"There are moments that hold aeons of separation. Yet parting is naught but an exhaustion of the mind. Perhaps we have not parted."

And Almustafa looked upon the people, and he saw them all, the youth and the aged, the stalwart and the puny, those who were ruddy with the touch of wind and sun, and those who were of pallid countenance; and upon their face a light of longing and of questioning. And one spoke and said: "Master, life has dealt bitterly with our hopes and our desires. Our hearts are troubled, and we do not understand. I pray you, comfort us, and open to us the meanings of our sorrows."

And his heart was moved with compassion, and he said: "Life is older than all things living; even as beauty was winged ere the beautiful was born on earth, and even as truth was truth ere it was uttered.

"Life sings in our silences, and dreams in our slumber. Even when we are beaten and low, Life is enthroned and high. And when we weep, Life smiles upon the day, and is free even when we drag our chains.

"Oftentimes we call Life bitter names, but only when we ourselves are bitter and dark. And we deem her empty and unprofitable, but only when the soul goes wandering in desolate places, and the heart is drunken with over-mindfulness of self.

"Life is deep and high and distant; and though only your vast vision can reach even her feet, yet she is near; and though only the breath of your breath reaches her heart, the shadow of your shadow crosses her face, and the echo of your faintest cry becomes a spring and an autumn in her breast.

"And Life is veiled and hidden, even as your greater self is hidden and veiled. Yet when Life speaks, all the winds become words; and when she speaks again, the smiles upon your lips and the tears in your eyes turn also into words. When she sings, the deaf hear and are held; and when she comes walking, the sightless behold her and are amazed and follow her in wonder and astonishment."

And he ceased from speaking, and a vast silence enfolded the people, and in the silence there was an unheard song, and they were comforted of their loneliness and their aching.

And he left them straightway and followed the path which led to his Garden, which was the Garden of his mother and his father, wherein they lay asleep, they and their forefathers.

And there were those who would have followed after him, seeing that it was a home-coming, and he was alone, for there was not one left of all his kin to spread the feast of welcome, after the manner of his people.

But the captain of his ship counselled them saying: "Suffer him to go upon his way. For his bread is the bread of aloneness, and in his cup is the wine of remembrance, which he would drink alone."

And his mariners held their steps, for they knew it was even as the captain of the ship had told them. And all those who gathered upon the sea-wall restrained the feet of their desire.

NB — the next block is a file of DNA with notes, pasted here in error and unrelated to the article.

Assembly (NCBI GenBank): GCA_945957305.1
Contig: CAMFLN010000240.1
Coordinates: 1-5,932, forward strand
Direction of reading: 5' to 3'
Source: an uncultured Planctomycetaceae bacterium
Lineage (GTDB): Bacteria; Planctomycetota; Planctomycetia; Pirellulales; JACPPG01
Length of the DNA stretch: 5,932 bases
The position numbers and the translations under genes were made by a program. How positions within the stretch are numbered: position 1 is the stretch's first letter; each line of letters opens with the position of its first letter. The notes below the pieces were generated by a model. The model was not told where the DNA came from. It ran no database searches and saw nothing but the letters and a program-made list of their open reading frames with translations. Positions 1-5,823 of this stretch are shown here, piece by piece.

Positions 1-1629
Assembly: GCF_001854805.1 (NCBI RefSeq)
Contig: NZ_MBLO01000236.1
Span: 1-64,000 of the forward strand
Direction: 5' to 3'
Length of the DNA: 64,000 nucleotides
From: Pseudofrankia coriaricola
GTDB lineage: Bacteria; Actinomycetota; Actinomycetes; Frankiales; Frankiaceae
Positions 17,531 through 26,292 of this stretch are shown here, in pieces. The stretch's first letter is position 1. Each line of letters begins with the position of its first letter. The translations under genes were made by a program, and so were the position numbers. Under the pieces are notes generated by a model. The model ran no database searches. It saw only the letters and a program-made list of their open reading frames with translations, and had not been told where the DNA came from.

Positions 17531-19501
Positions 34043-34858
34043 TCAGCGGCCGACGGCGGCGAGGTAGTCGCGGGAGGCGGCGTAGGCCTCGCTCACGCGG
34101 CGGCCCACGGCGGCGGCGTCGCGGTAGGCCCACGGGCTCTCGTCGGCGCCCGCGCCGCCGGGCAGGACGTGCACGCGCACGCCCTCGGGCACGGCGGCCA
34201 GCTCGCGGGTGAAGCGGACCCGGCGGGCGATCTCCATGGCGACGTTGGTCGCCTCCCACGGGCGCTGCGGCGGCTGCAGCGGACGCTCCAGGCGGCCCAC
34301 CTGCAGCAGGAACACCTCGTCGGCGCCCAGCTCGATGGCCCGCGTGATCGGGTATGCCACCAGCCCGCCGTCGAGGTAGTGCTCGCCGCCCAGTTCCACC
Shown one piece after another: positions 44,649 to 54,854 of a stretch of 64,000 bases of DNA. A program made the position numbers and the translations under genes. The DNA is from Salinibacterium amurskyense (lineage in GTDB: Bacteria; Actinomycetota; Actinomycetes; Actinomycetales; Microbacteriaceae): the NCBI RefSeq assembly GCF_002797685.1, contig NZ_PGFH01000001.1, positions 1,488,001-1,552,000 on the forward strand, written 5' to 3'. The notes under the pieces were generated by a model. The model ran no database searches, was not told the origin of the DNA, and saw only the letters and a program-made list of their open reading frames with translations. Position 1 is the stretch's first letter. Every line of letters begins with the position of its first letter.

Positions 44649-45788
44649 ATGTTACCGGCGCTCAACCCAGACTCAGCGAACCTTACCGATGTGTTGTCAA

Only Karima went after him, a little way, yearning over his aloneness and his memories. And she spoke not, but turned and went unto her own house, and in the garden under the almond-tree she wept, yet she knew not wherefore.

And Almustafa came and found the Garden of his mother and his father, and he entered in, and closed the gate that no man might come after him.

And for forty days and forty nights he dwelt alone in that house and that Garden, and none came, not even unto the gate, for it was closed, and all the people knew that he would be alone.

And when the forty days and nights were ended, Almustafa opened the gate that they might come in.

And there came nine men to be with him in the Garden; three mariners from his own ship; three who had been his comrades in play when they were but children together. And these were his disciples.

And on a morning his disciples sat around him, and there were distances and remembrances in his eyes. And that disciple who was called Hafiz said unto him: "Master, tell us of the city of Orphalese, and of that land wherein you tarried those twelve years."

And Almustafa was silent, and he looked away towards the hills and toward the vast ether, and there was a battle in his silence.

Then he said: "My friends and my road-fellows, pity the nation that is full of beliefs and empty of religion.

"Pity the nation that wears a cloth it does not weave, eats a bread it does not harvest, and drinks a wine that flows not from its own winepress.

"Pity the nation that acclaims the bully as hero, and that deems the glittering conqueror bountiful.

"Pity the nation that despises a passion in its dream, yet submits in its awakening.

"Pity the nation that raises not its voice save when it walks in a funeral, boasts not except when its neck is laid between the sword and the block.

"Pity the nation whose statesman is a fox, whose philosopher is a juggle, and whose art is the art of patching and mimicking.

"Pity the nation that welcomes its new ruler with trumpetings, and farewells him with hootings, only to welcome another with trumpetings again.

"Pity the nation whose sages are dumb with years and whose strong men are yet in the cradle.

"Pity the nation divided into fragments, each fragment deeming itself a nation."